How to pack an IT travel kit

How to pack an IT travel kit

Before you travel, make sure you're ready for challenges in hardware, infrastructure, and software.

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I've had several opportunities to do IT work in less-developed and remote areas, where internet coverage and technology access aren't at the high level we have in our first-world cities. Many people heading off to undeveloped areas ask me for advice on preparing for the local technology landscape. Since conditions vary greatly around this big world, it's impossible to give specific advice for most areas, but I do have some general suggestions based on my experience that may help you.

Also, before you leave home, do as much research as you can about the general IT and telecom environment where you are traveling so you're a little better prepared for what you may encounter there.

Planning for the local hardware and infrastructure

  • Even in many cities, internet connections tend to be expensive, slow, and not reliable for large downloads. Don't forget that internet coverage, speeds, and cost in cities are unlikely to be matched in more remote areas.
  • The electricity supply may be unreliable with inconsistent voltage. If you are taking your computer, bring some surge protection—although in my experience, the electricity voltage is more likely to drop than to spike.
  • It is always useful to have a small selection of hand tools, such as screwdrivers and needle-nose pliers, for repairing computer hardware. A lack of spare parts can limit opportunities for much beyond basic troubleshooting, although stripping usable components from dead computers can be worthwhile.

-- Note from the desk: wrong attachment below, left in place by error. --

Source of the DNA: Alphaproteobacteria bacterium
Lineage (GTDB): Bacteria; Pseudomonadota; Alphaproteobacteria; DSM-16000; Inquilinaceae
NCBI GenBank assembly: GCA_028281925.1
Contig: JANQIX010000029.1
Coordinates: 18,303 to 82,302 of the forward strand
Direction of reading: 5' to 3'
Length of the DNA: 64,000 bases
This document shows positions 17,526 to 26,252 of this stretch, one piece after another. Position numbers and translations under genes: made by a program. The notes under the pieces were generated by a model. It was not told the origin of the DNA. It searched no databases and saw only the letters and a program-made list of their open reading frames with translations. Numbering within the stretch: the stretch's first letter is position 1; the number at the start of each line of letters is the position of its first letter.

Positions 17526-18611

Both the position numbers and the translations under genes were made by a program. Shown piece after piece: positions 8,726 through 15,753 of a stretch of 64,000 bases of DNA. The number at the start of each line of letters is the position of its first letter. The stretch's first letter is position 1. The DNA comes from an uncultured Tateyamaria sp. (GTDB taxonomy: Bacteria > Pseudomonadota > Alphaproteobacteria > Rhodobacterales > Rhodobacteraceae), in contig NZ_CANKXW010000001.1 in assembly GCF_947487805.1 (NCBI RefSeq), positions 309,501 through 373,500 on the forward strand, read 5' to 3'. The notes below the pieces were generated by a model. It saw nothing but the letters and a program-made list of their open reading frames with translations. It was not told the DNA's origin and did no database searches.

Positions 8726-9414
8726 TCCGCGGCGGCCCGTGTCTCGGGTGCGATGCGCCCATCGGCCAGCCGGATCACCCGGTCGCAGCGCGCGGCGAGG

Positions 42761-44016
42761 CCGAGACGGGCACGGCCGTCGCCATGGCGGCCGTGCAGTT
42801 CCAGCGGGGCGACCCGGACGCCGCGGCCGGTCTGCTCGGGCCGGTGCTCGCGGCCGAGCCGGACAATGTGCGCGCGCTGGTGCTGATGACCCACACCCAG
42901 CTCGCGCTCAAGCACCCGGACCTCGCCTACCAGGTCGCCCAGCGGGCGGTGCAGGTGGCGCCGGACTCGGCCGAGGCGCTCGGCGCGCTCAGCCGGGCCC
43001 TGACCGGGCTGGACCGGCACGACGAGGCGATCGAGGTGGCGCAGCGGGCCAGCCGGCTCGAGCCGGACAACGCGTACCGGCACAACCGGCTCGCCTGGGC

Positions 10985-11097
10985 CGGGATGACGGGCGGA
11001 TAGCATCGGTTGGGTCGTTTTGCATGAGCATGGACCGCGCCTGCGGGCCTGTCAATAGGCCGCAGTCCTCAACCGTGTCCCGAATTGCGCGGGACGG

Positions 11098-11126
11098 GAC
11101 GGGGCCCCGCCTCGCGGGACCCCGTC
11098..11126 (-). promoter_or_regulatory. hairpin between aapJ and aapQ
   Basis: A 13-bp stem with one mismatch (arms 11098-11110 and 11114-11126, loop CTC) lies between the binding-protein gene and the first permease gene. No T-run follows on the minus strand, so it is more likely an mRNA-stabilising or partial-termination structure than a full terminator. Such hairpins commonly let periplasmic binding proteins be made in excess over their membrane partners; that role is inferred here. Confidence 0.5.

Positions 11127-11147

Planning for the software you'll find

  • You can assume that most of the computer systems you'll find will be some incarnation of Microsoft Windows. You can expect that many will not be officially licensed, not be getting updates nor security patches, and are infected by multiple viruses and other malware.
  • You can also expect that most application software will be proprietary and much of it will be unlicensed and lag behind the latest release versions. These conditions are depressing for open source enthusiasts, but this is the world as it is, rather than the world we would like it to be.
  • It is wise to view any Windows system you do not control as potentially infected with viruses and malware. It's good practice to reserve a USB thumb drive for files you'll use with these Windows systems; this means that if (or more likely when) that thumb drive becomes infected, you can just reformat it at no cost.
  • Bring copies of free antivirus software such as AVG and Avast, including recent virus definition files for them, as well as virus removal and repair tools such as Sophos and Hirens Boot CD.
  • Trying to keep software current on machines that have no or infrequent access to the internet is a challenge. This is particularly true with web browsers, which tend to go through rapid release cycles. My preferred web browser is Mozilla Firefox and having a copy of the latest release is useful.